Perhaps not surprisingly, of popular DVDs offered in widescreen and full-frame options, it's the more family-themed titles that historically have boasted greater sales on the full-frame side, according to Nielsen VideoScan data. For example, one of the top sellers of 2001, Universal Studios Home Video's How the Grinch Stole Christmas, ended its debut year on DVD with 60 percent of sales in the full-frame SKU.

Warner's release of Harry Potter and the Sorcerer's Stone ended 2002 with 54 percent full-frame sales. Meanwhile, at the end of 2003, sales of Harry Potter and the Chamber of Secrets, one of that year's top sellers, were split just about 50-50 between the two options.

“Everybody's been on an education process,” Fox's Feldstein said. “A lot of the media are fans of widescreen and have helped advocate it. Filmmakers are certainly fans of widescreen. But there are still a lot of households out there with 19- and 20-inch TVs, and they want their screen full.”

What has happened over the past few years, suppliers and retailers alike said, is that the consumer has learned the difference between the two options and knows which one suits him or her best.

“In the old days, we used to get a lot of calls saying ‘there's something wrong with my disc,’ Feldstein said. “That's sort of died down as the education has increased.”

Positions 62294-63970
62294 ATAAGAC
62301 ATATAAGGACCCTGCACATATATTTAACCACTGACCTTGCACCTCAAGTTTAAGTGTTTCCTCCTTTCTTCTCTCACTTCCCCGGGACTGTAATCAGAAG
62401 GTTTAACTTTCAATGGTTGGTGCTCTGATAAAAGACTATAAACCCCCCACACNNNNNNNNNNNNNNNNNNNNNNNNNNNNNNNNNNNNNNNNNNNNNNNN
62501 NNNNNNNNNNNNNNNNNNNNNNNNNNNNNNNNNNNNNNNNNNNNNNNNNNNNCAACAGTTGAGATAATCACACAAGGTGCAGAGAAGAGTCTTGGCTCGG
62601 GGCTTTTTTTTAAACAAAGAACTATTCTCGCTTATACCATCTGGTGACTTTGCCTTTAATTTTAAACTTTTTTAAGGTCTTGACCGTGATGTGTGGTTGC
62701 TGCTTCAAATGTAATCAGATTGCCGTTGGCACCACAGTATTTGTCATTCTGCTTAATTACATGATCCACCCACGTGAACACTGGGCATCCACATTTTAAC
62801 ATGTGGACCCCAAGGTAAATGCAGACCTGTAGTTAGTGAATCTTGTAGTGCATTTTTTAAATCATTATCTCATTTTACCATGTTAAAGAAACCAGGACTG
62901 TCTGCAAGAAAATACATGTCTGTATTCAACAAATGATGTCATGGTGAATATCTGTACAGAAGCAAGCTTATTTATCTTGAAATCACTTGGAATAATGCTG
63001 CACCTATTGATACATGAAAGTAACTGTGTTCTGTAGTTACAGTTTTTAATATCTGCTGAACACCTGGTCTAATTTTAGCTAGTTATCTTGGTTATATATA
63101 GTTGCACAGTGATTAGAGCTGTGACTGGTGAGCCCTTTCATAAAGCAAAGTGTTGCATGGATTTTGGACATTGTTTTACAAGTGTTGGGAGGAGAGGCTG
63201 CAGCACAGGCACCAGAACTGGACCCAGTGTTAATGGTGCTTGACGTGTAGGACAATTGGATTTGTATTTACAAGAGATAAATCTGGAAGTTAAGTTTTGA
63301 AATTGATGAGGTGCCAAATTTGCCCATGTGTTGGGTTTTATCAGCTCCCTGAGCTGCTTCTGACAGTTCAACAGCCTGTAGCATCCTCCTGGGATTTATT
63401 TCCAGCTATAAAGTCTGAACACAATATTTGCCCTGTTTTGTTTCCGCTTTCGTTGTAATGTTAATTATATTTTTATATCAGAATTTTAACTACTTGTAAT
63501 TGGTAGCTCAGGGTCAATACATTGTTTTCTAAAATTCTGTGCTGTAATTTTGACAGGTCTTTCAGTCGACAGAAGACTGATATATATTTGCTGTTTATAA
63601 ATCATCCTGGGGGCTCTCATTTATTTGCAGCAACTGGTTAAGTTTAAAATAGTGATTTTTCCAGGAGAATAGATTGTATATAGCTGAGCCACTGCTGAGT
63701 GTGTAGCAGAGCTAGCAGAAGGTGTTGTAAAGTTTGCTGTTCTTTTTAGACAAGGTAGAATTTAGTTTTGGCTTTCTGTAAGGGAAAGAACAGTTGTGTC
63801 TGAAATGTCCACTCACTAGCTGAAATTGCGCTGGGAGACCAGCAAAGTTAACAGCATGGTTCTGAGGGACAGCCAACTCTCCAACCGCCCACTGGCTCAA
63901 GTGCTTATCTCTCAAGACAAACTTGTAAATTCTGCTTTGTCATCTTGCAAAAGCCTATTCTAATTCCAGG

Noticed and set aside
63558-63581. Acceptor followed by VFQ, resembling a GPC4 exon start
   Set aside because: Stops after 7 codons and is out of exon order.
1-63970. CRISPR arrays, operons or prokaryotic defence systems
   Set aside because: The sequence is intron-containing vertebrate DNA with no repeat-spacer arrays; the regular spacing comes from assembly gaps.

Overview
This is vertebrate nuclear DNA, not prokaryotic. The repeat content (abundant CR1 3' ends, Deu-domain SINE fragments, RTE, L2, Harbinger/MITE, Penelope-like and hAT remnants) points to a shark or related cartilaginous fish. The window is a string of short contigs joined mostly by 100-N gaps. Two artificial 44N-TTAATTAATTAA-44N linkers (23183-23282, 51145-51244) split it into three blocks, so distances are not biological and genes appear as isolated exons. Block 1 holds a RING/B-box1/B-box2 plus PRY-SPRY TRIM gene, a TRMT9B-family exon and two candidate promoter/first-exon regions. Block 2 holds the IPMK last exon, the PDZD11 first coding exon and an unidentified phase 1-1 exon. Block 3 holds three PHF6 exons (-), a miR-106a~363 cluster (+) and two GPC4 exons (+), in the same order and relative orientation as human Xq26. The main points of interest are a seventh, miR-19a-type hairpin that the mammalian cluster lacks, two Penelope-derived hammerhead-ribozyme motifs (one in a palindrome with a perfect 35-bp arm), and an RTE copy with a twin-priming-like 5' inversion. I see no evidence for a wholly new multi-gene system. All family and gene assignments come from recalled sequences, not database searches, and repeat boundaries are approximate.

Then it falls on the studios to create packaging elements that help the retailers illustrate the difference so the consumer is reaching for the right SKU for their needs.

“It's really important, and it always has been important,” Tower's Cassidy said. “I think most all the studios do a really good job at that and the packaging [of widescreen vs. full-frame], and going forward will continue to be important to us as we always try to merchandise [both options] side-by-side.”

Fox's packaging of Star Wars Trilogy, with its gold theme for full-frame SKU and silver coloring for widescreen, stands out as a good example of packaging the two options, said Brian Lucas, spokesperson for Best Buy.

Sales of Star Wars Trilogy, as of Sept. 26, were more than 80 percent widescreen, according to VideoScan data.

The retailers know their customer bases well and by-and-large know just how much to stock in each option, Fox's Feldstein said.

Perhaps not surprisingly, Best Buy shoppers mostly lean toward the widescreen option, Lucas said, though it is important to the retailer to provide plenty of both options. And, even though shelf space is always an issue, the chain's buyers are savvy and have honed the process over the years to know how much of each SKU to keep in stock, he said.

Of course, there are some titles that will only come out in widescreen, Feldstein noted.

“Those tend to be the special collector's editions of certain movies where it's obvious who the target consumer is,” he said.

On the flip side, product like TV shows, which are filmed in fullframe, will continue to arrive on DVD exclusively in that format, Feldstein said.

Paramount's Blythe agreed: “It does seem likely that widescreen televisions will become more widespread in the future. However, let's not forget that a lot of our current TV catalog titles are in a full-frame aspect ratio.”